Here’s Why Your Kitten Is Meowing So Much (And How To Get Her To Stop)

Plus, how to read your kitten’s meows 🐱

Is your kitten meowing over and over again and you can’t seem to figure out what she needs?

While meowing is totally normal for your kitten to do, it can be hard to figure why she’s meowing so much — and what those meows actually mean.

We reached out to Anmarie Moucha, a licensed veterinary nurse at DodoVet who’s had extensive shelter experience working with bottle-fed kittens, to find some common reasons why your kitten’s meowing.

Why do kittens meow so much?

A kitten meowing is her way of communicating how she’s feeling — including if she needs or wants anything you may not be giving her at the moment.

“Cats and kittens meow for various reasons,” Moucha told The Dodo. “They could be trying to communicate that they are hungry, attention seeking, angry, scared, excited, bored and a number of other reasons.”

The kind of meow and body language of your kitten can help you determine what she needs — all of which you’ll get better at identifying the more you learn about her.

Shutterstock/Lina Keil

Low-tone meows

A low-tone meow (which is usually paired with a growl and sometimes puffed up fur or a hunched back) typically means your kitten’s angry, scared or has been startled.

“When [she’s meowing] around another cat or animal or person, they are usually telling that other animal to back off and leave them alone,” Moucha said.

High-pitched meows

A high-pitched meow will usually be her way of trying to get your attention. Maybe she thinks it's time for dinner or she just wants some cuddles. (Side note: If you're petting your kitten, you may often hear purrs or chirps, which usually means your kitten’s content, happy and comfortable.)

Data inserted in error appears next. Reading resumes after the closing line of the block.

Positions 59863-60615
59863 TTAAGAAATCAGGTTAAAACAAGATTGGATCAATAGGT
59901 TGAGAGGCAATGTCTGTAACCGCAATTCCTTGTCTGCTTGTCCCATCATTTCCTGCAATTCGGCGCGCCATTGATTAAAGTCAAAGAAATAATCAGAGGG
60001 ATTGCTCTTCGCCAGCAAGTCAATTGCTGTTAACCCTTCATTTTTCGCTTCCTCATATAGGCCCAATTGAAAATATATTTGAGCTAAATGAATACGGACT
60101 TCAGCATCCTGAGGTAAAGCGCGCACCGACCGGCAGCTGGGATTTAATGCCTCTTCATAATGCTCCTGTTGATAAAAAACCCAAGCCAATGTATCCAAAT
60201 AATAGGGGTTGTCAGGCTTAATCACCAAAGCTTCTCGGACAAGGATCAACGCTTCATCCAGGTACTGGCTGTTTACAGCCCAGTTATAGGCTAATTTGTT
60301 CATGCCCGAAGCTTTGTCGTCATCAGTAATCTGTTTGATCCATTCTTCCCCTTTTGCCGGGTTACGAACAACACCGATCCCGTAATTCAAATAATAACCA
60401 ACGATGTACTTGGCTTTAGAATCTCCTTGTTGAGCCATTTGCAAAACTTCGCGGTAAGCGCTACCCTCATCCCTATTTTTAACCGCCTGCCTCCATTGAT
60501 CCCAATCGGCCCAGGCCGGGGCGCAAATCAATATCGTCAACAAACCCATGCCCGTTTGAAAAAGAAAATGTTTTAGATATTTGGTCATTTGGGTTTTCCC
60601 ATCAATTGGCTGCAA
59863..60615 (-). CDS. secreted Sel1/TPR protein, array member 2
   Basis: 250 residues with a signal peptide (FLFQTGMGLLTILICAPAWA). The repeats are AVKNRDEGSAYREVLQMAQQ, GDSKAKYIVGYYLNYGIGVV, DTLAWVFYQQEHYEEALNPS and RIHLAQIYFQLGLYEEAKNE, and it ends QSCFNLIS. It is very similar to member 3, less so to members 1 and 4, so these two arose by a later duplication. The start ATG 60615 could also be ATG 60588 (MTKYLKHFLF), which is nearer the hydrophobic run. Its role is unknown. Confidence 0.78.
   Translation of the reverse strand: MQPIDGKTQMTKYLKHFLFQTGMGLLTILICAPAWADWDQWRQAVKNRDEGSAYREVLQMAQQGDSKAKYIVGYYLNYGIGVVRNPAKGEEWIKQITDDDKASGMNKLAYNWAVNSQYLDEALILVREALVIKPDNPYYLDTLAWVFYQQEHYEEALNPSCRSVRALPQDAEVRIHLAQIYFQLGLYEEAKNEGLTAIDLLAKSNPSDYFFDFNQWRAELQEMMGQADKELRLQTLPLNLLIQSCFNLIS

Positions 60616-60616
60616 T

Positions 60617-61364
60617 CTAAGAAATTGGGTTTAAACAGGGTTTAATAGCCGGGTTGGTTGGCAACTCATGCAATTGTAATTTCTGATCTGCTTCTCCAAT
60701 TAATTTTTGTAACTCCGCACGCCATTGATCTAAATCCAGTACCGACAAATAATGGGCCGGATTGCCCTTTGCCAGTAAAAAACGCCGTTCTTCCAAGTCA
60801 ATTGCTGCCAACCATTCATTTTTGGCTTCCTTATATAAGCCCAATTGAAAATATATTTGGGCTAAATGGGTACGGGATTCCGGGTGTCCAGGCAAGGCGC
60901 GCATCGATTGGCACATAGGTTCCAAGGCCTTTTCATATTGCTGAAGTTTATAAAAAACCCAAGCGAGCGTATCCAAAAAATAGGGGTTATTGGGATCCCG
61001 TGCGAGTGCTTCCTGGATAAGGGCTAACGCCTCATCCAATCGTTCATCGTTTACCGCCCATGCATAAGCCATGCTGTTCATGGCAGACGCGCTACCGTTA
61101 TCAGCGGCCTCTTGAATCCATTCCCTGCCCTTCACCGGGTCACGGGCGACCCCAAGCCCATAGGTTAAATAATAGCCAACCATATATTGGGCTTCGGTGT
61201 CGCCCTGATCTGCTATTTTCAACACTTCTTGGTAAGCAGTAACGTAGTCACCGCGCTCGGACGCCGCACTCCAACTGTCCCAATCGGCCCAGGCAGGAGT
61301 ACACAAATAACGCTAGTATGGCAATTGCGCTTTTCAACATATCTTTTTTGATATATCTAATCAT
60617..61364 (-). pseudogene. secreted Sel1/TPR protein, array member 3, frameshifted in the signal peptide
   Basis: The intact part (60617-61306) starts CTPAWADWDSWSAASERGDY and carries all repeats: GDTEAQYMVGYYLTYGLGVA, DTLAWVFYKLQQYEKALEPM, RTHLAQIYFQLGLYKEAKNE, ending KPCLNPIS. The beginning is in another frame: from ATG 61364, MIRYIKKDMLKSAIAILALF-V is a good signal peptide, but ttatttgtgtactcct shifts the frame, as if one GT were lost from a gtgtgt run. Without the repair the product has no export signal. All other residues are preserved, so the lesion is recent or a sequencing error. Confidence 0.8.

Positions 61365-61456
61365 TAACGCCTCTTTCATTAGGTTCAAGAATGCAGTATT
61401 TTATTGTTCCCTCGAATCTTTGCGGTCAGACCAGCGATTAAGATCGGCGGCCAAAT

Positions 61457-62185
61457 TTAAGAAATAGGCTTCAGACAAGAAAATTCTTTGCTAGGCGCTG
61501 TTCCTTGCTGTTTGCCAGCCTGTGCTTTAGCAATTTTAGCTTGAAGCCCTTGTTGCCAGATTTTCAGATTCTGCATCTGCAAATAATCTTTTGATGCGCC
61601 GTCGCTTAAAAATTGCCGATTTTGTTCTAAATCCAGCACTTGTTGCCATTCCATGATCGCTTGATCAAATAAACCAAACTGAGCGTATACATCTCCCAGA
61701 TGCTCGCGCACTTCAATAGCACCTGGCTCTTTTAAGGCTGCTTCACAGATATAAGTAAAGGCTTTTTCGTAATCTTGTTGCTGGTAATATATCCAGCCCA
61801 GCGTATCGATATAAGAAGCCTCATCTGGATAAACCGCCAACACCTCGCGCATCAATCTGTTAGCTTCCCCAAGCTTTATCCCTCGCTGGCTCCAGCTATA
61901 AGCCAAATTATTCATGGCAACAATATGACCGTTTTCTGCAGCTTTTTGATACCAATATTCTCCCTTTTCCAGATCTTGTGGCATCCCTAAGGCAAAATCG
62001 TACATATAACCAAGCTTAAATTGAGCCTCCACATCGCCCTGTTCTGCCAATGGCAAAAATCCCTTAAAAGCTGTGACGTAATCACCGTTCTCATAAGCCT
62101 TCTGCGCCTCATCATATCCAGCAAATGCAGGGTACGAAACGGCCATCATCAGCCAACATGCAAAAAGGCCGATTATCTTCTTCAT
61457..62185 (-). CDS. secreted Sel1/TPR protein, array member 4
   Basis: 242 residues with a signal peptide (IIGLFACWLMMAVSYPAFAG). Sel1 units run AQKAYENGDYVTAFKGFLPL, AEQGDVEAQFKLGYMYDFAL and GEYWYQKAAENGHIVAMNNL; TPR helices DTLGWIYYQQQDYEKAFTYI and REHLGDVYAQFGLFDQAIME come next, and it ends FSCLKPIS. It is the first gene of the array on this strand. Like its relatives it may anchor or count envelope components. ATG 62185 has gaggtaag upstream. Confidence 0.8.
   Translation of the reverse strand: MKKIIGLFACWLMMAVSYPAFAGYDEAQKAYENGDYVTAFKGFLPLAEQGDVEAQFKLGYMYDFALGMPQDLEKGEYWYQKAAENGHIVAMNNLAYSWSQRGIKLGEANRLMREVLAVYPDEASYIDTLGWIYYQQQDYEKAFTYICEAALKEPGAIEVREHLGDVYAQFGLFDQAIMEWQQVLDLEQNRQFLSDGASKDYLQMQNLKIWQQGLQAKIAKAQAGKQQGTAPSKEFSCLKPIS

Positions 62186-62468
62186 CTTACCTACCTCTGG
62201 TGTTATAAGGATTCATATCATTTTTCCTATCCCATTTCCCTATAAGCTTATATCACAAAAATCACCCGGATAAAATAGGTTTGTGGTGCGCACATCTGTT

“If you suddenly hear a high-pitched, squeal-type meow, it's usually because your kitten has either just been startled or hurt (e.g., a paw was pinched in a door),” Moucha said.

Drawn-out meows

Long, drawn-out meows paired with your kitten acting tired or extra needy may be a sign of pain (or something else going on that should be checked out).

“Cats and kittens hide their pain very well, but excessive meows or really long meows that seem like they take a lot of effort can mean that something is wrong,” Moucha said.

If you notice your cat’s normal meows sound off, it’s a good idea to get her to the veterinarian to make sure she’s OK.

What to do when your kitten is meowing nonstop

Shutterstock/Utekhina Anna

As your kitten grows and you learn more about her personality, you’ll be able to figure out what each of her meows means.

“When your kitten is meowing at you, there are a few things you can do or check to determine the reason for the meow,” Moucha said.

Some of those things include:

  • Checking her food and water bowls (she might just be hungry or thirsty)
  • Making sure her litter box is clean (some kittens won't use a dirty litter box)
  • Giving some one-on-one time to your kitten (meows can be attention seeking)
  • Playing with your kitten (bored kittens can get into trouble)

So in general, meowing is totally normal but can happen for all different kinds of reasons. While you’ll be able to figure out your own kitten's cues as time goes on, if your kitten’s suddenly acting strange or meowing for long periods of time, you should check in with your veterinarian just in case.

Want access to a vet 24/7? With DodoVet, you can connect via video chat, phone or text with an empathetic veterinary expert who can help you be the best pet parent you can be. Say goodbye to Dr. Google and have all your pet parent questions answered anytime, anywhere. Learn more here.